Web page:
Squamous EGFR

This topic contains 3 replies, has 2 voices, and was last updated by catdander forum moderator catdander forum moderator 2 months, 4 weeks ago.

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August 18, 2017 at 3:50 pm  #1291259    

stevea

My Wife who was diagnosed 4/16 with Squamous Lung Cancer with L858 Mutation was doing well after initial treatment of Chemo/Radiation that finished 8/16 , she had a brain lesion that was cyberknifed in 12/16 and started Tarceva 1/17, since she has had several clean brain MRI’s and several NED Pet scans until this week , her Pet scan this week shows a 1.6 X 1.8 CM local recurrence in the original tumor bed, our question is what the protocol now? its tough to find anything online as all the information is geared toward Adenocarcinoma with EGFR not Squamous. Do they test again for other mutations? what can we expect going forward? Thanks
Steve

August 18, 2017 at 5:55 pm  #1291260    
catdander forum moderator
catdander forum moderator

Hi Steve,

It is rare to have an EGFR mutation with squam histology but since she does you’d treat it as any EGFR+ nsclc. Checking for T790M would be the typical next step. There are blood tests that have a fairly high degree of accuracy when looking for t790m. It’s a lot easier to draw blood than retrieving tissue from a tumor. It the blood tests negative for t790m she can always talk to her onc about a tissue biopsy.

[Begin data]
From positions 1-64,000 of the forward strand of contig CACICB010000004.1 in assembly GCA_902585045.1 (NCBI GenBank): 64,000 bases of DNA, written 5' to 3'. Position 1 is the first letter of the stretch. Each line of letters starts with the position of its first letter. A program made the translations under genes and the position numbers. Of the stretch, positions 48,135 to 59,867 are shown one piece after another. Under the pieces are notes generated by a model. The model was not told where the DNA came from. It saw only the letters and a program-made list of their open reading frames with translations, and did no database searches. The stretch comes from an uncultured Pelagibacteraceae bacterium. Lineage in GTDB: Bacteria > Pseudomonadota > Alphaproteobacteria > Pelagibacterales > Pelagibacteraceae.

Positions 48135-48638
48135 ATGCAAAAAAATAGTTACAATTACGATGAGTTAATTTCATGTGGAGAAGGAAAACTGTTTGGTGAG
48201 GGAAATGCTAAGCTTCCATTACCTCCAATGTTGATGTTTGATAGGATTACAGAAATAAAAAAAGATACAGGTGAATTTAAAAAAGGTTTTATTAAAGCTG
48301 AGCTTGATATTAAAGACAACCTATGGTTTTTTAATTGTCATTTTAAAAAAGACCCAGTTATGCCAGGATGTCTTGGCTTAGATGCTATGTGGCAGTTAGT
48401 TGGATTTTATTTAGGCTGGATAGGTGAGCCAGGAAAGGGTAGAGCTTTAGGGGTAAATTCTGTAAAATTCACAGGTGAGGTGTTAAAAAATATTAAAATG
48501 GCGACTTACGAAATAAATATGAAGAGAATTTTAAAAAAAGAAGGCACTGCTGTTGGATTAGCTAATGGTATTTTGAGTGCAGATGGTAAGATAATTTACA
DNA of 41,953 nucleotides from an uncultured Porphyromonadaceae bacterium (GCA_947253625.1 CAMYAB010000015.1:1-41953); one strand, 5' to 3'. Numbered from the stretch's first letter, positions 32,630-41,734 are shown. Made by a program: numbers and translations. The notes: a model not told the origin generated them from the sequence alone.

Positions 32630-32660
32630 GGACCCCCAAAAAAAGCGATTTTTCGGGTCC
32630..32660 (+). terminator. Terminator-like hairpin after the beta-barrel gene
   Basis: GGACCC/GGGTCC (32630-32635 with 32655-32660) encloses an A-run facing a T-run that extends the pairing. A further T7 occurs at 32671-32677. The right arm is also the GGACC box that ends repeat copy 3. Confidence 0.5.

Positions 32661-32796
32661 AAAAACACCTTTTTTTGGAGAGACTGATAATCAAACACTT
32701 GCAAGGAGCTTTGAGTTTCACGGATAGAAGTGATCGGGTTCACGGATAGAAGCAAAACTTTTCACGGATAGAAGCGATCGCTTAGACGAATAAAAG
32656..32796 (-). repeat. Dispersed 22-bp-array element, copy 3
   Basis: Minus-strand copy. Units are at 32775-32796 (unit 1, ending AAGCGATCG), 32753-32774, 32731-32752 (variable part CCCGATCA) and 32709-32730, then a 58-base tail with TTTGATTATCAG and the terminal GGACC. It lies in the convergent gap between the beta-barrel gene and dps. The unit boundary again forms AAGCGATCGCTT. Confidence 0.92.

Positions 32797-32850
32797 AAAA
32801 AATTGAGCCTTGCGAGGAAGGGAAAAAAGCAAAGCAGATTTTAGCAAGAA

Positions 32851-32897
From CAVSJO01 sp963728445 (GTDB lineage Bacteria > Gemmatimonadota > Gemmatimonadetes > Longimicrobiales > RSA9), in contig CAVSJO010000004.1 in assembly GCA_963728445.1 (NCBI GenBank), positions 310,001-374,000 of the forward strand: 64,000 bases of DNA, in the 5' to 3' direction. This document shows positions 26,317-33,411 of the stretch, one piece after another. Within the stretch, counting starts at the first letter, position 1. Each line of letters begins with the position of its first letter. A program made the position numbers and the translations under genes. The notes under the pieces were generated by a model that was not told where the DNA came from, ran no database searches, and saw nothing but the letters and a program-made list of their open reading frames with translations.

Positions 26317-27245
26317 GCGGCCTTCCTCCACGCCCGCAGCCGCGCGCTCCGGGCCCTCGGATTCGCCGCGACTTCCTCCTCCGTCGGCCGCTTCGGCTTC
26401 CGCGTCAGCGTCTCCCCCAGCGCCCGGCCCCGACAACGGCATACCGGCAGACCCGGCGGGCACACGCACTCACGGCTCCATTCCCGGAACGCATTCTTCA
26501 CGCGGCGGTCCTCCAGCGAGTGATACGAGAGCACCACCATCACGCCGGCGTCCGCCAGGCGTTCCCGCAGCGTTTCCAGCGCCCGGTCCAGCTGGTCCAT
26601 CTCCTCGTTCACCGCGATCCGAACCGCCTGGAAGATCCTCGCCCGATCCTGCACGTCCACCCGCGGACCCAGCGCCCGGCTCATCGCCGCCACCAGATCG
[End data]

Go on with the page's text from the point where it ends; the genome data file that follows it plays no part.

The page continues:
I hope your wife does well.
All best,
Janine

August 22, 2017 at 12:04 am  #1291279    

stevea

Janine,
Thanks for the reply, if she is not T790 would she be eligible for immunotherapy ? I have read that immunotherapy is not effective in patients with EGFR but I also seen that it is approved for use in squamous so it’s a little confusing , thanks

Steve

August 22, 2017 at 12:18 pm  #1291286    
catdander forum moderator
catdander forum moderator

Steve,

Usually those with an EGFR mutation have little to no smoking history, the egfr “driver” mutation is also the only mutation these people have. It seems this is what makes them also less likely to have a high enough concentration of PD-L1. We don’t understand enough about pdl1 to say why this connection exists. It seems likely the more mutations one has the higher the PD-L1 level (the more one smokes the more mutations one has from the bombardment of carcinogens). Most people with squamous nsclc have a significant smoking history but the few with squamous and EGFR usually don’t have a smoking history.

Your wife doesn’t fit neatly into the above scenario but it’s probable she wouldn’t benefit from immunotherapy and likely to benefit more from standard chemo or a trial.

With that said she probably wouldn’t have a problem with insurance if she and the onc want to try it since she has squamous histology.

All best,
Janine

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